Getting youth involved in the reconstruction of Haiti

January 6, 2011

JACHA, a youth organization in Jacmel, has long been working to improve the future of Haiti by looking after two of the country's best resources: its youth and the environment.

The organization brings the two together by teaching youth about the importance of the country’s environment and by actively engaging them in preservation activities, such as tree planting and organizing awareness campaigns in their communities.

Jacmel was not spared by the January 12th earthquake. This cultural capital of Haiti lost many of its heritage buildings and a large portion of the city’s residents are now living in camp sites that dot the landscape of this coastal town. 

With the city covered in rubble and people moving into the crowded tent cities, JACHA recognized an urgent need to ensure that these spaces did not quickly fill with rubbish and increase the potential for the spread of disease. 

The organization quickly put together a cash-for-work program supported by Development and Peace that mobilized over one hundred youth members of the organization and dispatched them to camps to organize clean-up committees and speak to residents on how to manage waste and keep their surroundings clean.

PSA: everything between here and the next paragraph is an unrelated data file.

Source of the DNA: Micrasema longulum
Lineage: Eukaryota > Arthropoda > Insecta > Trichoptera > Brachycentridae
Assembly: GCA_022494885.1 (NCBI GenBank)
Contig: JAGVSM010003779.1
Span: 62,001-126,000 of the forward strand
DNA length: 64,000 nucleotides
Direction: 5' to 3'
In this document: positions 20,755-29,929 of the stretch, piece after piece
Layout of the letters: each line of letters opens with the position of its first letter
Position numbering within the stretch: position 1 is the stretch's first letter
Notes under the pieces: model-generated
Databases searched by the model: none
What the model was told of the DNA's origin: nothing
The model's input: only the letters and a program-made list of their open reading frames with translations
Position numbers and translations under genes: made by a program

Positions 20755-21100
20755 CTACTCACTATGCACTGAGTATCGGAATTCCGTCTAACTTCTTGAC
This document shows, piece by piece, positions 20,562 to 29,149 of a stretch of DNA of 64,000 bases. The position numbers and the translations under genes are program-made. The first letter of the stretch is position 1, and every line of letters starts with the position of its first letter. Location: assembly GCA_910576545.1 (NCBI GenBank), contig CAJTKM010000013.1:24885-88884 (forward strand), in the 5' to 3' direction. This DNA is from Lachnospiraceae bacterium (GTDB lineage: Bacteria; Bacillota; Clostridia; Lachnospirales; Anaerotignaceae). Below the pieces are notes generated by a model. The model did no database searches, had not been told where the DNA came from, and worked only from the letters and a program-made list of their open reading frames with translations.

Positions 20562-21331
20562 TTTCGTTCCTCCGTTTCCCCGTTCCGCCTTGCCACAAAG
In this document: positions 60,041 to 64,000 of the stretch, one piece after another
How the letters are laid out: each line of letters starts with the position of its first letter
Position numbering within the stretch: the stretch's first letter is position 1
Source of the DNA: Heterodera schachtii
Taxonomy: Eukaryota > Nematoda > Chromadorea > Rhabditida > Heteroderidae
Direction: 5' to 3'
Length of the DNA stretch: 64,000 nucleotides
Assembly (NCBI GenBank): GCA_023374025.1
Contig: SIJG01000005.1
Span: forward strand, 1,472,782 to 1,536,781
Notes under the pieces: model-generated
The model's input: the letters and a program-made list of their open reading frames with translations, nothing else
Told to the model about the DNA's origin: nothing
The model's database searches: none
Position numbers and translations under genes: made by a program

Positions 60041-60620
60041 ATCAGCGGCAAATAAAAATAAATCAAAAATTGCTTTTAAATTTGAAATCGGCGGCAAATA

"Life in the camps is impossible. No one looks after us," says Dayana Alexandre, 21, who lives with five other people in a tent. "At least with the activities from JACHA, I feel better and safer. They are helping me develop," she says. 

The importance of this kind of work in the camps became frighteningly evident with the rapid spread of cholera in the country. 

As soon as news of the dissemination of the disease broke, JACHA asked its youth members to speak to residents on precautions they can take to prevent the spread of cholera. Although, there have been some cases in Jacmel, the city has mostly been spared from the disease. 

In fact, disaster prevention has become a large part of JACHA’s work and when the hurricane season was approaching, members worked diligently in the camps to warn people of what and what not to do to remain safe.

"If people had known what to do in the earthquake, we would not have lost so many people. That is very sad. That is why we wanted to start a prevention program. Why we had to," says Jackson Marcelin, one of the coordinator’s at JACHA. 

JACHA, however, is also concerned with giving youth the opportunity to improve their future prospects so they can flourish. They organize a variety of classes for their youth members, who range in ages from 15 to 30. 

The courtyard of the organization is always full of young faces chatting and laughing. Some are there for English or computers courses, while others gather for cooking classes. JACHA even organized a papier-mâché workshop for some local kids. It is an art form that Jacmel is renowned for, and despite the city losing some of its heritage in the earthquake, at least other forms are being preserved and appreciated by a new generation of Jacmelians.